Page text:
Akamai researchers on BroBot DDoS and adversarial resilience

Two of the more interesting talks I attended during SOURCE Boston 2013 were from Akamai.

I wrote quite a bit about SOURCE Boston 2013 last week. As always, the event was full of top-notch content. This last post on SOURCE is about two of the more interesting talks I attended, both from researchers at Akamai.

I chose these presentations because I'm always fascinated by the data Akamai has access to. At last check, the company was handling tens of billions of daily Web interactions for 90 of the top 100 online U.S. retailers, 29 of the top 30 global media and entertainment companies, nine of the top 10 world banks, and all branches of the U.S. military.

The first talk, by Akamai Senior Security Architect Eric Kobrin, was an analysis of the BroBot DDoS attacks that have targeted the banking sector. The attacks are something we've reported on extensively at CSO, and much of what he said was no surprise.

[Recent bank attack stories: Banks can only hope for the best with DDoS attacks | Wells Fargo recovers after site outage | Theories mount on bank attacks, but experts stress defense | Arab hackers attack Western websites over film | Best defense against cyberattacks is good offense, says former DHS official]

We knew, for example, that:

--The amount of bandwidth flooding websites was substantial. Akamai CSO Andy Ellis recently wrote that BroBot botnets are routinely tossing around 30 Gbps attacks, with peaks upwards of 80 Gbps.

--The DDoS attacks are crude, exploiting large networks of compromised machines to overwhelm a website with requests. 

--The battle often comes down to the amount of bandwidth a banking site has and whether it is large enough to withstand traffic from the botnet and customers. "If the attacker can find a way to exhaust the resources of any business critical component of the system, they win," Jeremiah Grossman, chief technology officer for Whitehat Security, recently told writer Antone Gonsalves.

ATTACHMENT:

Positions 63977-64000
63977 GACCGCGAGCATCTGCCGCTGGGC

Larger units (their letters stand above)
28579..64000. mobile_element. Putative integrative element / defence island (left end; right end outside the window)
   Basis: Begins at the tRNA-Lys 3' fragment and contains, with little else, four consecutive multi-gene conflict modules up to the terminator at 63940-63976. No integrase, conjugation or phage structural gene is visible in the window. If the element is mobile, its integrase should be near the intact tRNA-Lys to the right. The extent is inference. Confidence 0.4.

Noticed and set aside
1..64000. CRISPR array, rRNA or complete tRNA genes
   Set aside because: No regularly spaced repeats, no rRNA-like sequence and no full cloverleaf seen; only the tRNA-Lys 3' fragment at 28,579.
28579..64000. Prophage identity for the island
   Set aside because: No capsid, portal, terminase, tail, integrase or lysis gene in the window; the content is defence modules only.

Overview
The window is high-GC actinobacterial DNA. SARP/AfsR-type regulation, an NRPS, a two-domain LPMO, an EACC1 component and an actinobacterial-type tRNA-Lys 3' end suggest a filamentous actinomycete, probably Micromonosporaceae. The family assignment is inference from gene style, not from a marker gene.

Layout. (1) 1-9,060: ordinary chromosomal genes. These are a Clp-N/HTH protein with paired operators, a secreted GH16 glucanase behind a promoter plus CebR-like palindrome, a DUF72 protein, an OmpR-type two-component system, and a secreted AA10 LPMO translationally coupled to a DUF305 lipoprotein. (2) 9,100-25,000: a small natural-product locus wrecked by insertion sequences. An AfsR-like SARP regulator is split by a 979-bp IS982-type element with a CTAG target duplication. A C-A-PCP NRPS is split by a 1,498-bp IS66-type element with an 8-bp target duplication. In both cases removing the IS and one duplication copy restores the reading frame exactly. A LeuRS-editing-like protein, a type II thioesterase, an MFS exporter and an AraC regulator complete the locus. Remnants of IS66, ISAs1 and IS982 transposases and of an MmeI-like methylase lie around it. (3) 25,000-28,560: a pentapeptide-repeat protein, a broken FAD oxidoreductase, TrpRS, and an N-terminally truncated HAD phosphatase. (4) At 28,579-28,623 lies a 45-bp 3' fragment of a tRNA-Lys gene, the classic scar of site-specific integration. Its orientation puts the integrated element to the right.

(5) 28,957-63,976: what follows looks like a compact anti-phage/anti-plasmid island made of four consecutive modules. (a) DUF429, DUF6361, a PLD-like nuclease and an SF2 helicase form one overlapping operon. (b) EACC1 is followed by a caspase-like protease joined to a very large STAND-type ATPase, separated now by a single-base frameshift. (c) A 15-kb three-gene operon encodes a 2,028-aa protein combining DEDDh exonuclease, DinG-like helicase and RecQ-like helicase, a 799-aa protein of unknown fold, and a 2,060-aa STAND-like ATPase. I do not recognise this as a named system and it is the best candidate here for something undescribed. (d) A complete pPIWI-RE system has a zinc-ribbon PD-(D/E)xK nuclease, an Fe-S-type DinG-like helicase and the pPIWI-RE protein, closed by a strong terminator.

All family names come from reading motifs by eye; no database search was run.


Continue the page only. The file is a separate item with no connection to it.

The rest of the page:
But Kobrin offered some fresh color to the picture.

For example, he noted, the compromised machines often get that way because attackers were able to own them through security holes in the online content management systems (CMS) content publishers take for granted. The Wordpress interface you use to blog? It could have been used to make your computer part of the botnet, and it's something you would not notice. That vanity email domain you opened for yourself? That's an easy target, too.

One of the problems is that the hosted service providers build sites to be as accessible as possible and to make them easy for Google to index. As you've heard by now, accessibility and security are often at odds.

"There is no single cause," Kobrin said. "A half a dozen failures have to happen along the way." One such failure is a lack of routine patching. Another failure is that admin access is often easy to get.

What to do about all this? Kobrin offered this advice:

--Banks can build a more defensible online infrastructure, get a better handle on all the apps in its system and build closer relationships with its hosting providers, since attacks usually come from trouble on the provider's side of the court.

--CMS users can be more diligent in adding patches as they're released, and remove unused plug-ins. The more customized your site is, the more plug-ins you probably have sitting there. Users can also add IDS and turn off unused sites.

--Hosting providers can set up safer defaults, offer automatic updates and offer a fully managed CMS.

The other talk, by security researcher Christian Ternus, was about Akamai's Adversarial Resilience program. The goal: better protect Akamai's customers by thinking like those who those who attack them.

"At Akamai the attack surface is huge," Ternus said. "As the bad guys attack our customers, we are constantly being tested to see if our systems are good enough. What's needed then is resilience -- the ability to adapt. Our job is to think and act like the adversary to make Akamai safer."

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